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Review: BFG's NVIDIA GeForce GTX 295 - the champ is back!

by Parm Mann on 8 January 2009, 14:00 4.05

Tags: GeForce GTX 295, BFG GeForce GTX 295 (186.18), NVIDIA (NASDAQ:NVDA), BFG Technologies, PC

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Final thoughts and rating

NVIDIA set out to win back the single-card performance crown and has undoubtedly succeeded. Despite openly admitting that "many enthusiasts would appreciate the ability to purchase a powerful single-GPU card", it appears the only way for NVIDIA to topple AMD's 4870 X2 is with a tag-team card of its own.

The cynics - and, admittedly, myself included - will argue that stitching two powerful cards together via internal SLI isn't the most graceful means of achieving performance supremecy. But, who cares? When the goal is framerate domination - and the internal SLI jiggery pokery goes unnoticed - it needn't matter how the huge amount of performace is delivered.

As expected, it's now AMD's turn to attempt to scupper NVIDIA's product launch and it's doing so by conveniantly lowering the asking price of the Radeon HD 4870 X2 - it's now available in Europe at a cost of €369 (approximately £330). At around £70 less than NVIDIA's offering, it's still a very tasty prospect, and for the consumer, a price war at the ultra-high-end can only be a good thing.

Irrespective of AMD pricecuts, and to NVIDIA's credit, the GeForce GTX 295's architectural efficiency manages to beat out the Radeon HD 4870 X2 in two of the other key non-performance areas - the card is significantly cooler, whilst keeping relatively quiet, too.

There's also a small matter of parrel compute power. Armed with a total 480 stream processors, this is a card that's tailored to make the best of PhysX and CUDA technologies. NVIDIA claims "2009 will be a remarkable year for PhysX gaming", and highlighting the fact that pixel rendering isn't the be-all-end-all, it promises to work with major game developers to deliver "great SLI scaling on all major titles before or on the day of launch".

At present, CUDA and PhysX remain nonessential technologies, but considering that the GeForce GTX 295 offers the fastest single-card performance of today and the GPGPU promise of tomorrow, it's quite the prospect for the user who demands the best.

Nonetheless, the GeForce GTX 295's target market is a small one, and the enthusiast looking to pick one up is likely to find £400 a small price to pay for what is the fastest single-card graphics solution available on the market today.

For those who prefer to stick with single-GPU solutions, there's the GeForce GTX 285...

The good

The fastest single graphics card in the world
Architectural efficiency results in decent temperatures and lower-than-expected power draw
Comes complete with framerate bragging rights

The not so good

Premium price, the world's fastest never comes cheap, this one costs more than a PlayStation 3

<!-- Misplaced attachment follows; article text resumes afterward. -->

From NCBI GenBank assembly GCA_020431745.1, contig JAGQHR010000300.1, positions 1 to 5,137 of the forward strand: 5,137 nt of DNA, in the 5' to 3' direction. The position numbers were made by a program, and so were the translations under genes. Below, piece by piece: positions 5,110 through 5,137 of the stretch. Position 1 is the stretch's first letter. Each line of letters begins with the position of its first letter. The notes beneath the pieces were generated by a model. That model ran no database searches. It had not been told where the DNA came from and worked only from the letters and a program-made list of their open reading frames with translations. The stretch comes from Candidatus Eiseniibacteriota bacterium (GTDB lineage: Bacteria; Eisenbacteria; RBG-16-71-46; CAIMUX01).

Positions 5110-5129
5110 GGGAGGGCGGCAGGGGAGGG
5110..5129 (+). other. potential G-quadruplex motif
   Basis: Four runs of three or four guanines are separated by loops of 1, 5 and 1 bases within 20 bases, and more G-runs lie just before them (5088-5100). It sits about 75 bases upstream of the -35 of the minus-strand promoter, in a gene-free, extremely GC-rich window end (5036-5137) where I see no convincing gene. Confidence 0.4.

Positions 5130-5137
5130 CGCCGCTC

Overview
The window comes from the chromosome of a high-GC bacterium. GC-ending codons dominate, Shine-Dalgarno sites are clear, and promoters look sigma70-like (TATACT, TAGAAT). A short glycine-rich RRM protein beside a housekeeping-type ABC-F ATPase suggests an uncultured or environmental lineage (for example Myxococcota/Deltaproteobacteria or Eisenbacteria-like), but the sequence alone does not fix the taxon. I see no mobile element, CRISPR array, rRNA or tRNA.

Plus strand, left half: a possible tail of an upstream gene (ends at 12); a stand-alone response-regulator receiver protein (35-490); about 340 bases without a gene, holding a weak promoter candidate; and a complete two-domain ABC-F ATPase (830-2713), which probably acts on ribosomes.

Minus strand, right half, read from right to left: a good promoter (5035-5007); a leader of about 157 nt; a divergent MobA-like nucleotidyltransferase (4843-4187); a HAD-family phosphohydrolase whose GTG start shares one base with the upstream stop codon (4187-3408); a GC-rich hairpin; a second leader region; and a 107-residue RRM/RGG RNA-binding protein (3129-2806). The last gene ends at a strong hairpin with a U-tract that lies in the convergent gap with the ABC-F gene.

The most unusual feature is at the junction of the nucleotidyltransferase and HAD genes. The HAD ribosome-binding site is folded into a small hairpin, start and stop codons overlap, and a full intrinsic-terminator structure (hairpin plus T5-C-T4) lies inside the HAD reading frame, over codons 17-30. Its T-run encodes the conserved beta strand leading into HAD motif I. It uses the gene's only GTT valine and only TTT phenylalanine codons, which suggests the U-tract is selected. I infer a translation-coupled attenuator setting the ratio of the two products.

Bundle doesn't include any games

HEXUS Rating scores products out of 100%, taking into account technology, implementation, stability, performance, value, customer care and desirability. A score for an average-rated product is a meaningful ‘50%’, and not ‘90%’, which is common practice for a great many other publications.

We consider any product score above '50%' as a safe buy. The higher the score, the higher the recommendation from HEXUS to buy. Simple, straightforward buying advice.


NVIDIA (BFG) GeForce GTX 295


HEXUS Awards

NVIDIA set out to win back the crown of "fastest single graphics card in the world", and it has. They don't come any quicker than this.

NVIDIA (BFG) GeForce GTX 295

HEXUS Where2Buy

The BFG GeForce GTX 295 1,792MB can be purchased from at a cost of £435.03.

As always, UK-based discussion forum members will benefit from the SCAN2HEXUS Free Shipping initiative, which will save you a further few pounds plus also top-notch, priority customer service and technical support backed up by the SCANcare@HEXUS forum.

HEXUS Right2Reply

At HEXUS, we invite the companies whose products we test to comment on our articles. If any company representatives for the products reviewed choose to respond, we'll publish their commentary here verbatim.

HEXUS Forums :: 43 Comments

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Man that card is ugly!
Not bad results though.
Nvidea take the crown back now we just need to wait for ATI to respond this really is a great time for video cards :)

Oh just one thing, any idea how much performance boost the 4850X2 2GB has over the 1GB version? if its not a lot (which I doubt it is) then they can be found for £255 take the bang for buck aggregate score for the 4850X2 and you get 1.20 which puts it head and shoulders above the rest.

Oh talking about bang for buck normalised points you have the wrong value for the 4850X2 (335.34, the same as for the 4870X2) I backwards calculated it to be ~307 (0.99*310 = 306.9) for my above 1GB calcs assuming the bang for buck value was correct and the other value was entered incorrectly.
Not really much different to the other cards in the range though really - and to keep it that cool and quiet I think they've done a great job on packaging.

Good review, Hexus.

I saw the actual effect of the overclock was, well, nothing in terms of performance - was that suggesting a bottleneck elsewhere do you think?
At 1,213g surely it could cause damage to the chassis!:rolleyes:
Hmm.. bang for buck should be worse given the actual price is somewhat higher than Hexus' estimate :(

£460, not £400